The drone app features three capture modes: Position – the default mode, Sports – which gets very fast, and CineSmooth, which slows down movements for those cinematic pans. 

We found ourselves staying in CineSmooth for the most part, given the lack of 60fps 2.7K capture. The slower the footage, the more we could do with it, and it’s much better to speed up drone footage in the editing phase (provided there are no tell-tale speed markers like cars). 

Related: Drone racing just got a whole lot better, thanks to DJI’s new Digital FPV Ecosystem

DJI Mavic Mini – Video and image quality

The Mavic Mini is something of a Mavic Air / Osmo Pocket love child. It naturally borrows many design cues from the Air, but on the front is a three-axis gimbal with a 1/2.3” sensor. Combined with 12MP resolution and up to 2.7K video capture – that’s all Osmo Pocket right there. We even found ourselves walking around with the Mavic Mini, capturing video and using it as an impromptu stabilised camera to great effect. 

Unlike the pocket, there are no advanced night shooting tools though when it comes to photography, but there is a manual stills photography option, enabling an ISO of up to 3200 and a max shutter duration of four seconds. 

Image quality is comparable though, with well-lit conditions producing punch, vibrant footage with respectable detail. Filmmakers may not love the lack of control over the look of footage captured, but if you can match the colour profiles, the 2.7K video can be slotted into a 4K project without the drop in clarity raising any eyebrows.

Night shooting, however, isn’t great, which can be said of most drones, with noise creeping in quickly – hardly surprising with such a small sensor. 

That said, stabilisation is nothing short of sensational on the Mavic Air, even in windy conditions. The app alerted us when the drone was experiencing turbulence, but after studying the footage captured, no juddering made it through to the final recording. 

DJI Mavic Mini – Battery Life

With a quoted flight time of 30-minutes, weather conditions pending, the Mavic Mini is one of the most impressive drones around from a battery point of view, and our real-world experiences weren’t too far off this, averaging between 25 and 30 minutes.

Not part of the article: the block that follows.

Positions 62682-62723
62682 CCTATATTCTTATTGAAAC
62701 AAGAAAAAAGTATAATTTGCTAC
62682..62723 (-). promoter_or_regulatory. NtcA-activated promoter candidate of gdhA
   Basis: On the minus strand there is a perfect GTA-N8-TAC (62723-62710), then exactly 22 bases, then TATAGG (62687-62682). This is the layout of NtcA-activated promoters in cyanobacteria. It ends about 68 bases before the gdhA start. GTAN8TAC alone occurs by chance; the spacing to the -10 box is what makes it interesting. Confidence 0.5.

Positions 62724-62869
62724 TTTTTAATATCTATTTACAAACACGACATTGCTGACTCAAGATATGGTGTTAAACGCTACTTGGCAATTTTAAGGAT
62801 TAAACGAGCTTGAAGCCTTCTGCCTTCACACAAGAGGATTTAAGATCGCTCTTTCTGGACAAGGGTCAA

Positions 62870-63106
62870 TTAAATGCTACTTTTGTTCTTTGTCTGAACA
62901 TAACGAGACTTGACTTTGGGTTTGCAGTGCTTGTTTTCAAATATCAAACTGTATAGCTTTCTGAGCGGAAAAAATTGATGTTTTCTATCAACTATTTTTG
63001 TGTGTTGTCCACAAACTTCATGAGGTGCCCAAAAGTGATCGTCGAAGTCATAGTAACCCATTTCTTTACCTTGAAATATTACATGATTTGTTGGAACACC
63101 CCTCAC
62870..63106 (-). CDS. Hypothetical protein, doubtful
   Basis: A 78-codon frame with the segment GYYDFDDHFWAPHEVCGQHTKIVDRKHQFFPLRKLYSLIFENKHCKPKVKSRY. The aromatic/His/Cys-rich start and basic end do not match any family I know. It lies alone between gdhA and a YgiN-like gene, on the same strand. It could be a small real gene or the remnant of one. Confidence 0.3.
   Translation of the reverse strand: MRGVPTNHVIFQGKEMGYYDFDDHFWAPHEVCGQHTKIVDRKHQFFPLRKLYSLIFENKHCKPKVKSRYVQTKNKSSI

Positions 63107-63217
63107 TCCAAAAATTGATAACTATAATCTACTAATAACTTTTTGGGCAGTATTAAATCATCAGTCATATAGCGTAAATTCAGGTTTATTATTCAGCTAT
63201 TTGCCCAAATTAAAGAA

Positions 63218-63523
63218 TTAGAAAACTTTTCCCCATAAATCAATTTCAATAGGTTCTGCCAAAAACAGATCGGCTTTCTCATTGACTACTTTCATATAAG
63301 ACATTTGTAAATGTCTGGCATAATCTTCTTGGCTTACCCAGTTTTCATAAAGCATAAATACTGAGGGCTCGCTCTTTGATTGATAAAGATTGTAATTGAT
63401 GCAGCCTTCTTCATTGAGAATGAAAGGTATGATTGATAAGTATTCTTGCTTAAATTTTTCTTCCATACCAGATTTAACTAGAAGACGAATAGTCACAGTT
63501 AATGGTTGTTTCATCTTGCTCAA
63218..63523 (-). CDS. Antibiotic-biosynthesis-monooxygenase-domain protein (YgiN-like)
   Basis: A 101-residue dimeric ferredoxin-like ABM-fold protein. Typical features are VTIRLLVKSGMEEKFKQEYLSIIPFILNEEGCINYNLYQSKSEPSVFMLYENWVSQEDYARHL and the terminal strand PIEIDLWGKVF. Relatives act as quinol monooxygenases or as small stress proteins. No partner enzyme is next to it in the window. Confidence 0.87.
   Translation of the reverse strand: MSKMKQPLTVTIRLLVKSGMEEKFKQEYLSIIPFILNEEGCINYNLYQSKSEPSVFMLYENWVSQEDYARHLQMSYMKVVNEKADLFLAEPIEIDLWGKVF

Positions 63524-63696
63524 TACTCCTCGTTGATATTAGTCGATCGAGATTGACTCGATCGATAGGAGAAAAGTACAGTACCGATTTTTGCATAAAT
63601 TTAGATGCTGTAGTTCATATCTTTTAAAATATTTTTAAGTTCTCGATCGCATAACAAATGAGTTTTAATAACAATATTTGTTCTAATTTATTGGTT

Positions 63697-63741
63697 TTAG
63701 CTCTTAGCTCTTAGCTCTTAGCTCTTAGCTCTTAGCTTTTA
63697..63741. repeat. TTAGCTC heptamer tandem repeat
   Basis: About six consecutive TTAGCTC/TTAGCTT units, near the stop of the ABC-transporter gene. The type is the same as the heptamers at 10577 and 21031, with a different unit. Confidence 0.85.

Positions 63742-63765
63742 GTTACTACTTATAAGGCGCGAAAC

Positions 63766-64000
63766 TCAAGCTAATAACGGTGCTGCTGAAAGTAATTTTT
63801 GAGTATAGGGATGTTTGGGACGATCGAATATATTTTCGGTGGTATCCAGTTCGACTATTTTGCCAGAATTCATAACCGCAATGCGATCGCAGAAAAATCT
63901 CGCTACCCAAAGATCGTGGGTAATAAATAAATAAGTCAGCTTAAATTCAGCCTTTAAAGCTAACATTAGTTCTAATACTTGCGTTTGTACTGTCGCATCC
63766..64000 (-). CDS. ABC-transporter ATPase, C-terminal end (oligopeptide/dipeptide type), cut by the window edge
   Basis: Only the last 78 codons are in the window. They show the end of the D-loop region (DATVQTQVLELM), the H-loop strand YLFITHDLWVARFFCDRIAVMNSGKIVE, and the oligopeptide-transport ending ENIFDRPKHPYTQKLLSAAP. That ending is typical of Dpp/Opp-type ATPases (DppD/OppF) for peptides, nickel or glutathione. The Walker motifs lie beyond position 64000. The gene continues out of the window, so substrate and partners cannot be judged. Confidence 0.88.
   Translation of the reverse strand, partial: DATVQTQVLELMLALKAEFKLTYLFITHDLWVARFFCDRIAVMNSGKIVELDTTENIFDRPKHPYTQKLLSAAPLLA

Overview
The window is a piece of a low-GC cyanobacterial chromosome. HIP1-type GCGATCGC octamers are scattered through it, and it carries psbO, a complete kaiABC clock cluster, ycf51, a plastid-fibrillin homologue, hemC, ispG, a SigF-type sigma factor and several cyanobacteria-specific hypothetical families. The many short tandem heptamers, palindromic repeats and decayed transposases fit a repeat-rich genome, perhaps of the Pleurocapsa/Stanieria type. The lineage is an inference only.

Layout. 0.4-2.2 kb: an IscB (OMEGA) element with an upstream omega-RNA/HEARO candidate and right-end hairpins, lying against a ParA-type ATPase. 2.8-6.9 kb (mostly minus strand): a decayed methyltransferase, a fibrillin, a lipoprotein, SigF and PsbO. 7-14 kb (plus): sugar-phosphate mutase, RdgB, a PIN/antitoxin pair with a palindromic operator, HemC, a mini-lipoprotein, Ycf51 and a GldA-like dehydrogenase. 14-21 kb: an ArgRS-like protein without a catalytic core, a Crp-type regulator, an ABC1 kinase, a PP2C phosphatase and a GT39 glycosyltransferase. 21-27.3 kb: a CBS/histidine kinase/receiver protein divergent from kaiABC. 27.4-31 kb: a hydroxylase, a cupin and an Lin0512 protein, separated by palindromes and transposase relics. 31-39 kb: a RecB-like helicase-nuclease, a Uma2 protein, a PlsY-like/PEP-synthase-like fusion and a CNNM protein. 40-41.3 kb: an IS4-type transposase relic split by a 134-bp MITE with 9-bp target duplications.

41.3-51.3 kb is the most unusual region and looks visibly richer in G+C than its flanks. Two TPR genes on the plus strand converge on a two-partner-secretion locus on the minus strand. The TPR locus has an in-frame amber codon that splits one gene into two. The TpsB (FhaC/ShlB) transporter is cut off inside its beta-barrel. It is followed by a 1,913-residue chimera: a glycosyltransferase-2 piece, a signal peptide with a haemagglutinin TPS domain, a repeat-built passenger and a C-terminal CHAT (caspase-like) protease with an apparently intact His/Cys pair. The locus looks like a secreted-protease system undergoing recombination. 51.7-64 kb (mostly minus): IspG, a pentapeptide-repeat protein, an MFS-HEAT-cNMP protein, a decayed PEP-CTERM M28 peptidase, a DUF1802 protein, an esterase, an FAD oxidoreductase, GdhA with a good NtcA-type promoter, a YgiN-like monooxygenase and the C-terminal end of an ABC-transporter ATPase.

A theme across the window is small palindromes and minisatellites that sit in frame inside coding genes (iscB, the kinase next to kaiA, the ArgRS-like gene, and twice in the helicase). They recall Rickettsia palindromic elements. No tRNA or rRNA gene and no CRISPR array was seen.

The Fly More pack really is a no-brainer if you think you’ll be out and about for more than half an hour at a time, and DJI has also enabled charging via the drone’s micro USB port – something the Air didn’t support. In turn, while we wish it was a USB-C port, we’re thankful for this addition. 

Another point to add, the three 2400mAh batteries in the Fly More bundle slot into a charger that can power can also be used as a power bank, so can charge a phone or the Mavic Mini’s controller or even your phone.

Should you buy the DJI Mavic Mini?

If you are getting into drone videography and want a guaranteed quality solution, the Mavic Mini is a great option. Yes, you can get 4K drones for less, but the ones currently on the market won’t always deliver the quality we’ve come to expect from DJI. Additionally, none will weigh less than 250g, so will need to be registered with the CAA in the UK, or FAA in the US.

The Mini’s also a solid addition to a filmmaker’s drone arsenal, though, with limited control over the look of the footage captured at the time this review is being written and no 4K capture, professionals may well want to stump up extra for a more fully-featured alternative.


For what it is – a 249g drone that captures 2.7k video and fits in the palm of your hand, nothing comes close to the Mavic Mini. Its footage is stable, battery life exceptional and the drone is portable too. We would have loved 4K capture, object tracking and more control over the look of our footage, but irrespective, the Mavic Mini is an excellent drone in a league of its own thanks to its weight and the fact it won’t need to be registered with your local authorities.